Episode Summary: Most of us forget that just about a decade ago, Facebook’s software was incapable of tagging people in a photo, but today can so without difficulty, sometimes without us even knowing. Machine vision has progressed to the point where it’s also common for computers to be able to pick out dogs from cats in images, another task that was not possible 10 years ago.
In this episode, we talk with Dr. Irfan Essa, an expert in Computer Vision at the Georgia Institute of Technology (GA Tech), about progress made in machine vision over the last 10 years, related projects in the works today, and where machine vision may be headed in the next decade.
Guest: Dr. Irfan Essa
Expertise: Computer Vision, Computational Perception, Robotics and Computer Animation, Machine Learning, Social Computing
Recognition in Brief: Professor Irfan Essa joined the GA Tech faculty after earning his MS, PhD, and teaching at MIT (Media Lab). In addition to teaching in the School of Interactive Computing, Dr. Essa is also associate dean in the College of Computing. He has published over 150 academic articles, several winning best paper awards, and presented at numerous conferences. Dr. Essa has been awarded the NSF Career and elected to the grade of IEEE Fellow. Since 2011, he has worked with Google Research as a research consultant.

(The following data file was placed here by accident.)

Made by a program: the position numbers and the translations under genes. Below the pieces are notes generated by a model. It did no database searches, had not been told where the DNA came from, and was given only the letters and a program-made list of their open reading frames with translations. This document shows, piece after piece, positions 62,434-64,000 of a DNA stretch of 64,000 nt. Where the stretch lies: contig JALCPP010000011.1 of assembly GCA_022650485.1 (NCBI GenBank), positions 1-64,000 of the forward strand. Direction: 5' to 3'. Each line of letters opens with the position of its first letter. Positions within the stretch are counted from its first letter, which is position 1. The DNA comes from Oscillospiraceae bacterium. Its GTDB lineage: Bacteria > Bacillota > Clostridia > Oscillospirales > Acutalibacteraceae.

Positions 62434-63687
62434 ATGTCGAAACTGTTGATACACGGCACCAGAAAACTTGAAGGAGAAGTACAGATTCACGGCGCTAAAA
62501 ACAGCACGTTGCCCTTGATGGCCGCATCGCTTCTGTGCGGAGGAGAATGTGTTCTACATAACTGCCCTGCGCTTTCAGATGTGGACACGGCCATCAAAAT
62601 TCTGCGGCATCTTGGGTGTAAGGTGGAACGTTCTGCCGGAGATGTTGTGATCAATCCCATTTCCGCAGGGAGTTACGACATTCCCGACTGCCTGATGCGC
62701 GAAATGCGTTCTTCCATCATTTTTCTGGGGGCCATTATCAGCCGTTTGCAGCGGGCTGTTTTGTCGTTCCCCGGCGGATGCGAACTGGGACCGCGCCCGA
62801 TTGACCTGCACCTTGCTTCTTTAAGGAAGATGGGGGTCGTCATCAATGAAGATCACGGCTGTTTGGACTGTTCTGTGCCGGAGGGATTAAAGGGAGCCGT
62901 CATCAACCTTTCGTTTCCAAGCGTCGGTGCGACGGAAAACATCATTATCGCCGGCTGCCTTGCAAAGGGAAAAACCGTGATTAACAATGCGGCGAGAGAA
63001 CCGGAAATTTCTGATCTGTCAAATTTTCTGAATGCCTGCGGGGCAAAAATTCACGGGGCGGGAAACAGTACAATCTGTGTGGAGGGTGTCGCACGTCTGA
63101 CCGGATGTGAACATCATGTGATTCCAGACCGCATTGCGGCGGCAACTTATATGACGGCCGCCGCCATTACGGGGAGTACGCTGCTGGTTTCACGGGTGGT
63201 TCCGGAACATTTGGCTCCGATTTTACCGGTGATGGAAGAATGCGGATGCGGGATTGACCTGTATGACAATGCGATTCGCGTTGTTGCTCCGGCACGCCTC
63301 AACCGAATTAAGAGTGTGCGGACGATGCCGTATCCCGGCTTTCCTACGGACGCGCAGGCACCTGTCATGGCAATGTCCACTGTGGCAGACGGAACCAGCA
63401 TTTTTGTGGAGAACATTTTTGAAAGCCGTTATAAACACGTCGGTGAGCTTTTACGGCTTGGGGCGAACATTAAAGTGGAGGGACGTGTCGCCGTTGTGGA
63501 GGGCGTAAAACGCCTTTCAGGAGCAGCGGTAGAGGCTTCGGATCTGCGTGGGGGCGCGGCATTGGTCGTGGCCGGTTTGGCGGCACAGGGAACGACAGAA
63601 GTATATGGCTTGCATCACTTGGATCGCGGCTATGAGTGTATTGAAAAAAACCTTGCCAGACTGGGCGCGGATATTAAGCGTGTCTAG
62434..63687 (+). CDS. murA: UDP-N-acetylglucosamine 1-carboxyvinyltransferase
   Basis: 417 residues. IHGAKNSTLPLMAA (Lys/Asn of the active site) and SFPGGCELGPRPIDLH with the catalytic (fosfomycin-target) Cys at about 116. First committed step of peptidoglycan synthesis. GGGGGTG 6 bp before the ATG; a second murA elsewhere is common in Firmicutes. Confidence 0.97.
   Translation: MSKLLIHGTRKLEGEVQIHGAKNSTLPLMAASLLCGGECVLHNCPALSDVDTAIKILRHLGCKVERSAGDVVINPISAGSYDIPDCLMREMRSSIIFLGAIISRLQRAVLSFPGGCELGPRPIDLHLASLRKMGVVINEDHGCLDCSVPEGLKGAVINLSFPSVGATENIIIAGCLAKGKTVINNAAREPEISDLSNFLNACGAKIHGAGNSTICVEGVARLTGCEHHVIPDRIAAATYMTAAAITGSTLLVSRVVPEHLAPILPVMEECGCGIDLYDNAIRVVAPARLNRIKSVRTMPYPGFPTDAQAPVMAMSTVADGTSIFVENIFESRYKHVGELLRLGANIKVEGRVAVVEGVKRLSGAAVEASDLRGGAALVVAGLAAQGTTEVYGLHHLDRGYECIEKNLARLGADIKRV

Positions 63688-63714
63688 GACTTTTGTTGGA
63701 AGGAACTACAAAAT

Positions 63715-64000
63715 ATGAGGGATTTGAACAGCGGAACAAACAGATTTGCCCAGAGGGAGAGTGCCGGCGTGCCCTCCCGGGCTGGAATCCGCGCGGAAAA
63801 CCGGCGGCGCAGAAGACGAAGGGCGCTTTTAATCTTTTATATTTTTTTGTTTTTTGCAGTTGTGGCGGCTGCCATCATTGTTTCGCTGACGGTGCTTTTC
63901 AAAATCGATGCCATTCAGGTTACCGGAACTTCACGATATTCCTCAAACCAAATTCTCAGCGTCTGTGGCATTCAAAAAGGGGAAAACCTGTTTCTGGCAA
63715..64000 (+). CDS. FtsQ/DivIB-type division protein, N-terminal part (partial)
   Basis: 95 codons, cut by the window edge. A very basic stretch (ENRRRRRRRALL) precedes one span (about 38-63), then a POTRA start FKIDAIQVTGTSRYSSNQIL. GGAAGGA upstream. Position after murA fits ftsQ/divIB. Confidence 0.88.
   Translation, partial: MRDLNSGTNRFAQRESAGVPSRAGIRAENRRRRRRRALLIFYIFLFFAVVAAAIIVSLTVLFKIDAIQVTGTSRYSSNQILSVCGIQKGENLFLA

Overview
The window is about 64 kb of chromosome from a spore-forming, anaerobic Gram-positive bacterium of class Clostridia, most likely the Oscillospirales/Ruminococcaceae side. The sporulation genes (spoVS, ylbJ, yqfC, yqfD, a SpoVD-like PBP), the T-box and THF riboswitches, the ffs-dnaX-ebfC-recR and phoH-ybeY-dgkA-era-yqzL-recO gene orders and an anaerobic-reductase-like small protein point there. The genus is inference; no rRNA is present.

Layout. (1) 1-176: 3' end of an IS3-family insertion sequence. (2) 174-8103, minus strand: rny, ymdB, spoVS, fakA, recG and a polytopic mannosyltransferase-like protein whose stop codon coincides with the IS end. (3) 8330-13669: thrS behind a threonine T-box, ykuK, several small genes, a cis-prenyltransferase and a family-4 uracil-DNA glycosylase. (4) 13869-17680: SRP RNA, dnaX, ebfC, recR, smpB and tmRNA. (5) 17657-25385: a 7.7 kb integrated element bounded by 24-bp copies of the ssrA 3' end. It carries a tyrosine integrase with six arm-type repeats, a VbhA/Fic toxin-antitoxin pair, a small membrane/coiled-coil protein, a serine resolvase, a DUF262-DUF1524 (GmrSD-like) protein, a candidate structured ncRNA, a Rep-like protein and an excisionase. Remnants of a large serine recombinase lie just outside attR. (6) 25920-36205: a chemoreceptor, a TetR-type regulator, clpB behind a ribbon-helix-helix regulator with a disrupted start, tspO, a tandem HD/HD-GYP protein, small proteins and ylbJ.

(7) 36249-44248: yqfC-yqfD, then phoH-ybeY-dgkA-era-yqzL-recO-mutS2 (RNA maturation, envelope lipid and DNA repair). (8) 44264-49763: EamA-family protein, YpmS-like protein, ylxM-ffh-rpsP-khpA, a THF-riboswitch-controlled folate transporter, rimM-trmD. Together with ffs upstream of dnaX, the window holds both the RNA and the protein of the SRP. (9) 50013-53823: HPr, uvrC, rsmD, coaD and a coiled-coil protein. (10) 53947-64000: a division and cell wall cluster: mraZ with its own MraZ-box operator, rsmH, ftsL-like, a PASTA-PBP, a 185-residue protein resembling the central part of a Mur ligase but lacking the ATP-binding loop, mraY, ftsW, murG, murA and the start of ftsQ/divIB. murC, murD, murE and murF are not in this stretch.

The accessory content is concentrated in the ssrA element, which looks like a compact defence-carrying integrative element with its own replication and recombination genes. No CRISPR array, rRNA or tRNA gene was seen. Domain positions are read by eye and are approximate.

Current Affiliations: Georgia Institute of Technology (GA Tech)
Building Machine Vision
Much of the progress made in computer vision over the past decade has been in the ability of algorithms to better “understand” the objects at which they’re looking in various images and scenes. We’ve gotten there in part, says Dr. Irfan Essa, by trying to mimic the human vision system, with the ultimate near-term goal of transplanting that technology into more intelligent machines that are aware of their environment and can interact and behave appropriately. He notes that one of the bigger tasks quickly coming down the pipeline is the ability to analyze the sheer number of images and videos available on the Internet.
Bigger strides have also been made in machines being able to identify objects in more dynamic scenes, helped by the auto and tech industries’ push to develop autonomous cars. Such vision systems require cameras and sensors to detect and identify the complex forms and movements of pedestrians, landmarks, and other real-world phenomena.